The quality biographer provides a portrait of his subject that extends beyond a summary description of the events central to a life. The superb biographer examines an individual life in the context of the cultural and historical milieu in which his subject lived, remaining sensitive to the forces that shaped personal and intellectual development. This, in turn, lays a foundation for appreciating a historical figure’s enduring legacy. In Roland Hill, Lord Acton has found a superb biographer.
In his new book, Lord Acton, Hill, a retired journalist who has written widely on Acton since the 1950s, uses extensive archival and print material to analyze the many facets of Acton’s life in the context of the political and religious scene of nineteenth-century Great Britain. Hill explores Acton’s family history, religious faith, intellectual endeavors, political activities, and media experience. Together, these facets form the fabric of a life committed above all to the search for truth, the encouragement of personal responsibility, and the promotion of liberty.
In an admirable introduction to Hill’s book, Professor Sir Owen Chadwick, the distinguished authority on Acton and eventual successor to Acton as Regius Professor of Modern History at Cambridge University, points out that writing a biography about a polymath such as Acton is no easy task.
The sheer breadth and depth of Acton’s surviving materials pose challenges from the outset. The best source of Acton’s personal papers is an enormous collection of loose notes now housed in the Cambridge University Library. These are difficult to use confidently. Acton was a compulsive note taker and collector of interesting quotations, and his notes often do not distinguish between his thoughts and those of others. Acton’s correspondence is housed in locations across Western Europe. Furthermore, Acton became involved in a divisive controversy in the Catholic Church during the late 1860s and early 1870s that influenced the extent to which his heirs permitted access to certain letters.
Despite his lifelong Roman Catholic piety, Acton challenged the doctrine of papal infallibility (prior to its promulgation) and the papacy’s increasing temporal power during the Italian Risorgimento. He was deeply involved in the intellectual exchanges over this doctrine–so much so, that he anticipated receiving a formal rebuke from Rome. This did not happen. However, Acton’s principal heirs, his children, who did not share their father’s views on the papacy, were sensitive to his participation in the controversy. Therefore, some important letters from this period were not made available to scholars until the 1960s by Acton’s granddaughter, Mia Woodruff.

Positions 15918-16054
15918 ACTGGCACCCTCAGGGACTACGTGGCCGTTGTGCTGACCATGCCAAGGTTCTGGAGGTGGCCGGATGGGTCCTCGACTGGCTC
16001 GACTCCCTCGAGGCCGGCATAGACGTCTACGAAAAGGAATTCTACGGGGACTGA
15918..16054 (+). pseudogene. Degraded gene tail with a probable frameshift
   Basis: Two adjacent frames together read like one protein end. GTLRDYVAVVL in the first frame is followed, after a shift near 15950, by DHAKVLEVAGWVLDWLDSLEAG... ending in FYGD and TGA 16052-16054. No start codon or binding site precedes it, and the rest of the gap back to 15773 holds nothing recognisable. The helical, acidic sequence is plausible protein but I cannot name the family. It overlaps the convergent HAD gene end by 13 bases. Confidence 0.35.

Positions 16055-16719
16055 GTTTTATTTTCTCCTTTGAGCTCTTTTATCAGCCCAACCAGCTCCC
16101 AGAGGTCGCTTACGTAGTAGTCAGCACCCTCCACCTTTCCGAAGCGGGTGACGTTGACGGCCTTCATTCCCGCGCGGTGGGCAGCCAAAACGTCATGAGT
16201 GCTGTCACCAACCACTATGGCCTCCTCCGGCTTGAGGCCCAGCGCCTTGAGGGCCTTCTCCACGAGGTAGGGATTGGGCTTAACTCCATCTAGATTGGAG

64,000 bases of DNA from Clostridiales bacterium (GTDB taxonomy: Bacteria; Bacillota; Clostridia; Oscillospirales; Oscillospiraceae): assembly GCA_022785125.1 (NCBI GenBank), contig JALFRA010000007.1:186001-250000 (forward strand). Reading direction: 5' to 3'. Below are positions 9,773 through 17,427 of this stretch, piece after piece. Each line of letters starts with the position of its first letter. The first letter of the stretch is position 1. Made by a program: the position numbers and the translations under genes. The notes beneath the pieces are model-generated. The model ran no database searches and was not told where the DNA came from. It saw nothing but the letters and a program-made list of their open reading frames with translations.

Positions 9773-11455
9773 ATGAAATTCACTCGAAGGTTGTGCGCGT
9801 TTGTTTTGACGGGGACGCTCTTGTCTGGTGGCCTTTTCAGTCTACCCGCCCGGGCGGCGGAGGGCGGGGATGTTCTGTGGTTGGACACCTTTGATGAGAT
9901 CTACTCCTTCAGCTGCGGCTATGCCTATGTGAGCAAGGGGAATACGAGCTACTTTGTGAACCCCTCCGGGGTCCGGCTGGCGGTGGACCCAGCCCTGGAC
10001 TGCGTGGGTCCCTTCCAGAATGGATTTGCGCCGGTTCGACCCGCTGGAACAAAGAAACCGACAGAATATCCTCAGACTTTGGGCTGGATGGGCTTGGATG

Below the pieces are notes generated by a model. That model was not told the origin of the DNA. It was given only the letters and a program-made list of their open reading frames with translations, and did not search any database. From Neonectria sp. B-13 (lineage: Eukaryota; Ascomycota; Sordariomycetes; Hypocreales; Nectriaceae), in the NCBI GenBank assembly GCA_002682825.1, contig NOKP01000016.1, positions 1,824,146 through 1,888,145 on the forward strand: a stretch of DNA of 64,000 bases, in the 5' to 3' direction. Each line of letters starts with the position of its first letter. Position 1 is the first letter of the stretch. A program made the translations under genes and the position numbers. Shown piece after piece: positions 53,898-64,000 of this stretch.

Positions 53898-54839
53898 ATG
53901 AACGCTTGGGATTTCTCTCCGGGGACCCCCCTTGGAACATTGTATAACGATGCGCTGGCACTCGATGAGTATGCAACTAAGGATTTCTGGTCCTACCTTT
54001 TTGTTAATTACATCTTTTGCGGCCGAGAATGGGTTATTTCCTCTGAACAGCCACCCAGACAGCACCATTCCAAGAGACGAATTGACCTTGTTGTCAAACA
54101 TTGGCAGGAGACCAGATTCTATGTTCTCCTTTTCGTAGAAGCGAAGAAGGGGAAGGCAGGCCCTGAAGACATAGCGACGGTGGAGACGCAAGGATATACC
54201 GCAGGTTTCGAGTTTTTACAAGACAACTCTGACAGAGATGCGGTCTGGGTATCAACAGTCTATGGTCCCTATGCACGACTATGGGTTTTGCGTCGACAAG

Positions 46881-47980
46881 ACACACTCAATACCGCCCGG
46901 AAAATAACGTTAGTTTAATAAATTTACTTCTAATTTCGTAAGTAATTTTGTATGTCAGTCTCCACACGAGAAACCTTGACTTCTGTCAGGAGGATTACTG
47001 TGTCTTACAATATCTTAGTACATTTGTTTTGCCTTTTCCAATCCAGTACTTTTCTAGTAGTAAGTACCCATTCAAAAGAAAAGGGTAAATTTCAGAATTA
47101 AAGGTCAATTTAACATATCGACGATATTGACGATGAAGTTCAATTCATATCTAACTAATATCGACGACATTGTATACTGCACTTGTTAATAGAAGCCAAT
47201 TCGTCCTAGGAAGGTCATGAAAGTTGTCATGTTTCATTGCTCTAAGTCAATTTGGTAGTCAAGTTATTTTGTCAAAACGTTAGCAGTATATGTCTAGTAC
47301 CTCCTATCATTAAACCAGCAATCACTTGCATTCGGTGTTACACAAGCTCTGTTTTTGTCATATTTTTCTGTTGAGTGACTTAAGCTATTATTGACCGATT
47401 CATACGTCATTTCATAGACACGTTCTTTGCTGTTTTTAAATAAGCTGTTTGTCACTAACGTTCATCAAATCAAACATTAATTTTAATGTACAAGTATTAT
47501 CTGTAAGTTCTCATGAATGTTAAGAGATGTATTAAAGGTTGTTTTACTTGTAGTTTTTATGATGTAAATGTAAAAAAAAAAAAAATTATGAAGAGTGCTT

Hill overcomes these challenges to offer readers the first full-length history of Acton’s life. This is not an intellectual biography but a rich analysis of a sometimes enigmatic man whose preoccupation with the history of freedom underscored his manifold contributions to fostering liberty. Hill’s discussion about the Victorian English Catholic and Liberal political scenes places Acton in precisely the right context. Hill introduces readers to a variety of influences on Acton’s thought at various stages in his life that contributed to the development of his classical liberalism rooted firmly in Christian belief. However, identifying an evolutionary pattern to the development of Acton’s classical liberalism is challenging. Rather than pointing to a natural progression in Acton’s mind, Hill sheds light on key phases of Acton’s education and experience that were integral to his later thought, notably Acton’s early schooling and “undergraduate” education, his travels in the United States, and changes in intellectual emphases that occurred when Acton reached his middle years. Before examining these, however, Hill introduces readers to Acton’s extended family.
Complicated, Cosmopolitan, and Distinctive
John Emerich Edward Dalberg Acton, first Baron Acton of Aldenham and eighth Baronet Acton, was born in Naples in 1834, the only son of Sir Ferdinand Richard Acton by his marriage to Marie Louise Pelline von Dalberg. The Dalberg family came second only to the imperial family in the ranks of German nobility. The Acton family history was complicated, cosmopolitan, and distinctive by the standards of Victorian England.
Hill begins by tracing a series of family events in the eighteenth century that led to the presence of a cadet branch of the Acton family in Naples, various members of which served the Royal House of the Kingdom of the Two Sicilies in political and military capacities. Lord Acton’s grandfather, John Francis Edward Acton, became prime minister of Naples under King Ferdinand I. When the head of the Acton family in England, Sir Richard Acton, died without male issue, the title and property of the senior branch passed to Lord Acton’s grandfather and eventually came to Lord Acton himself on the premature death of his father.